Andrea Mara meets the women who think they’ve found the answer. 


How do we sell careers in STEM to young girls?

How do we encourage young girls to pursue careers in STEM? Andrea Mara meets the women who think they’ve found the answer. 

How do we sell careers in STEM to young girls?

Girls can do anything boys can do, right? Not according to the 29% of parents and teachers who still perceive STEM subjects as fitting more closely with boys’ brains, personalities and hobbies. That’s according to a report published earlier this month by Accenture and iWish, which also found that one third of teachers surveyed said they did not know enough about STEM, and STEM courses and careers. So how do we get more women and girls into STEM, and why does it matter?

Someone who feels very passionately about this is Caroline O’Driscoll, co-founder of iWish, a social enterprise concerned with encouraging young female students to pursue careers in STEM. She says that through the survey, iWish was able to pinpoint a particular challenge facing girls.

“What came through strongly was the influence of teachers in the classroom and what the girls themselves want. 82 per cent of girls want a career where they can help other people but have no idea how STEM can facilitate that. So it’s that link between STEM in the classroom and the career you can have out of it – that’s what seems to be missing.”

Caroline O’Driscoll, founder of iWish, a social enterprise that encourages young girls to pursue careers in STEM.
Caroline O’Driscoll, founder of iWish, a social enterprise that encourages young girls to pursue careers in STEM.

In fact, as she explains, STEM careers will be more prevalent than ever in the future.

“We have so any global challenges; we’re going to have 2.5 billion more people on the planet by 2050 - how are we going to feed them with the same food and water resources? How are we going to deal with increasing urbanisation – meaning from an engineering perspective all buildings will have to be smarter and more efficient - all those answers will be in STEM and it’s those STEM skills that are going to carry girls and boys through to the careers of the future. So we’re trying to support teachers, parents and girls to make those linkages.”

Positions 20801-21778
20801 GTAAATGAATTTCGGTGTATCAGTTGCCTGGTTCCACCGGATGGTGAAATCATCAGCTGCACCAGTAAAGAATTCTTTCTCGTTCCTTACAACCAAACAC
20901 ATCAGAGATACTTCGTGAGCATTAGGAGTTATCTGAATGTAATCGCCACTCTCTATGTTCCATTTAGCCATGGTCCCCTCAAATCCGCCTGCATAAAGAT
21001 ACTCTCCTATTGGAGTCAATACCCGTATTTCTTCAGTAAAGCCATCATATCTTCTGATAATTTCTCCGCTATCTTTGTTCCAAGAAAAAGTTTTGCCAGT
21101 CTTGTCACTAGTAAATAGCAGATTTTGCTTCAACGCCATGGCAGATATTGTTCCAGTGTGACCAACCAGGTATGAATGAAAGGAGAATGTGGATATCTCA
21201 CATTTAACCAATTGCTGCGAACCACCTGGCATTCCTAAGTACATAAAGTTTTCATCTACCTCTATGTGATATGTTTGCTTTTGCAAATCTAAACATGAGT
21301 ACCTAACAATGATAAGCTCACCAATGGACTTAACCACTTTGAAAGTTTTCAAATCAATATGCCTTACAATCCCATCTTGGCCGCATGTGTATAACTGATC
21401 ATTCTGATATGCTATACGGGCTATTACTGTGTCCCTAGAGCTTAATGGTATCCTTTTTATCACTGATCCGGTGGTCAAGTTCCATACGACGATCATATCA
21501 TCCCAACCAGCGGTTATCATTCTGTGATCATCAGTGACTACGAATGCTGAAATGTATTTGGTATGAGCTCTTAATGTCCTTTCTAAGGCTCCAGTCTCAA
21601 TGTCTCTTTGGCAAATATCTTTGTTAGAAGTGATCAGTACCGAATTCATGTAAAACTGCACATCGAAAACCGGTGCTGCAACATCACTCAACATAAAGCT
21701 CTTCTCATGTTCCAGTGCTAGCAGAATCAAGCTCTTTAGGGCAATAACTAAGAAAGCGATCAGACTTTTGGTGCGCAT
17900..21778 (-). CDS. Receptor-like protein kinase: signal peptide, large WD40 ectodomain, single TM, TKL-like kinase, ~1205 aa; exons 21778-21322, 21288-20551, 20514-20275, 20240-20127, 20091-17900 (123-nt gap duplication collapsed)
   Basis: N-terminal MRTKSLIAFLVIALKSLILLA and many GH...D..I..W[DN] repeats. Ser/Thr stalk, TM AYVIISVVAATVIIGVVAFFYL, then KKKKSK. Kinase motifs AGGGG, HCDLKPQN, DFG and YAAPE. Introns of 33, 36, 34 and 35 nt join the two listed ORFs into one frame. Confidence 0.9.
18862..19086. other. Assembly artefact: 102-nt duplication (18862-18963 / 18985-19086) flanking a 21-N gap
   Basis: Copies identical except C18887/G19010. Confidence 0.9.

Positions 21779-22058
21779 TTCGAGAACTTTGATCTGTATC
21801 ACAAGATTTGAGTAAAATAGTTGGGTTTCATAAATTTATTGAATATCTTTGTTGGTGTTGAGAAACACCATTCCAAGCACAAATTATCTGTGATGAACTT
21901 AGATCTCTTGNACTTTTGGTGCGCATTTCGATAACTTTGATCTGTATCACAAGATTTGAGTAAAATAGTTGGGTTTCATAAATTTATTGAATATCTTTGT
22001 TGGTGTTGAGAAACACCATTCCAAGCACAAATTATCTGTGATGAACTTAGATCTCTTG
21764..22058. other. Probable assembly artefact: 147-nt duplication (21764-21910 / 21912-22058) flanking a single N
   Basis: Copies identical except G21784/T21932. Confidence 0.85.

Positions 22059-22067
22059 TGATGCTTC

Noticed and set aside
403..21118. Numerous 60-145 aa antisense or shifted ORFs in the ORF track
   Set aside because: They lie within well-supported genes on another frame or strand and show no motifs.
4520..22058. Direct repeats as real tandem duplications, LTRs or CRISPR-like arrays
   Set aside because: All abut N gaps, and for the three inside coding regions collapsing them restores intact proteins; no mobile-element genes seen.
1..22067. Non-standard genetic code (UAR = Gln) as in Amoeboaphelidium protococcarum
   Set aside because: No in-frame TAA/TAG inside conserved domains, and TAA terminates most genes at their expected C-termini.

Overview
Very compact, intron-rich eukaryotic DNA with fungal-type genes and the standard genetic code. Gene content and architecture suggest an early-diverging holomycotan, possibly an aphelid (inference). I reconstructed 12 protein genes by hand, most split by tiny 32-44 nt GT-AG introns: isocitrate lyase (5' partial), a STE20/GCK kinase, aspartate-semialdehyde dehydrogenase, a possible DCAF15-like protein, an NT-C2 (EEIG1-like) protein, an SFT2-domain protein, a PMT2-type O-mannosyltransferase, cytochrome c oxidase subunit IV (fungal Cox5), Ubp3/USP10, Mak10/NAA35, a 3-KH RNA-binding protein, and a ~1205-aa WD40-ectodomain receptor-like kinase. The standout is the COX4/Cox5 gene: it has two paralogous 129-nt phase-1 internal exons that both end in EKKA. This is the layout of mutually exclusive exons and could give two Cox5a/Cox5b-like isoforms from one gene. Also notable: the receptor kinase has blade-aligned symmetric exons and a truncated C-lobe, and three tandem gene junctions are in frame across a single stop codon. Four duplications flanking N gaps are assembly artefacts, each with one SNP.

One might ask, why does it matter – why do we want to encourage girls into STEM? “It’s about diversity of thought,” says Caroline.

“Solving big global challenges will require lots of different people to influence the debate. One concern I’d have is about Artificial Intelligence – it’s booming, and depending on what you read, it’s going to massively influence our lives into the future. If all the people working in Artificial Intelligence are men, will we have male bias in machines? Women make up half the population, and that voice needs to be included in these new technologies of the future.”

Louise Buckley, a director in Dell EMC’s Solutions Centre in Cork agrees.

“I’ve been working in the technology sector for 18 years and I’ve seen first-hand the benefit of diversity and inclusion in the workforce. Women think differently to men - they offer alternative solutions and different approaches to solving problems. If we don’t have balance, we’re missing an opportunity to solve problems in the world in general.”

For Caroline, the path to co-founding iWish was very personal.

“Having my own daughter was the driver. There are three of us who do this on a volunteer basis and when I first started talking to Gillian [Keating] and Ruth [Buckley] about it, my daughter was one. Becoming a mother made me wonder ‘What will she be?’ When I started to see the stats that were coming through about women in STEM, it really bothered me that society could limit her. That’s the sentiment I tapped into – I’m not sure if I would have tapped into it if I hadn’t become a mum. How do I ensure she has a choice to be whatever she wants to be? It doesn’t have to be in STEM as long as she has a choice.”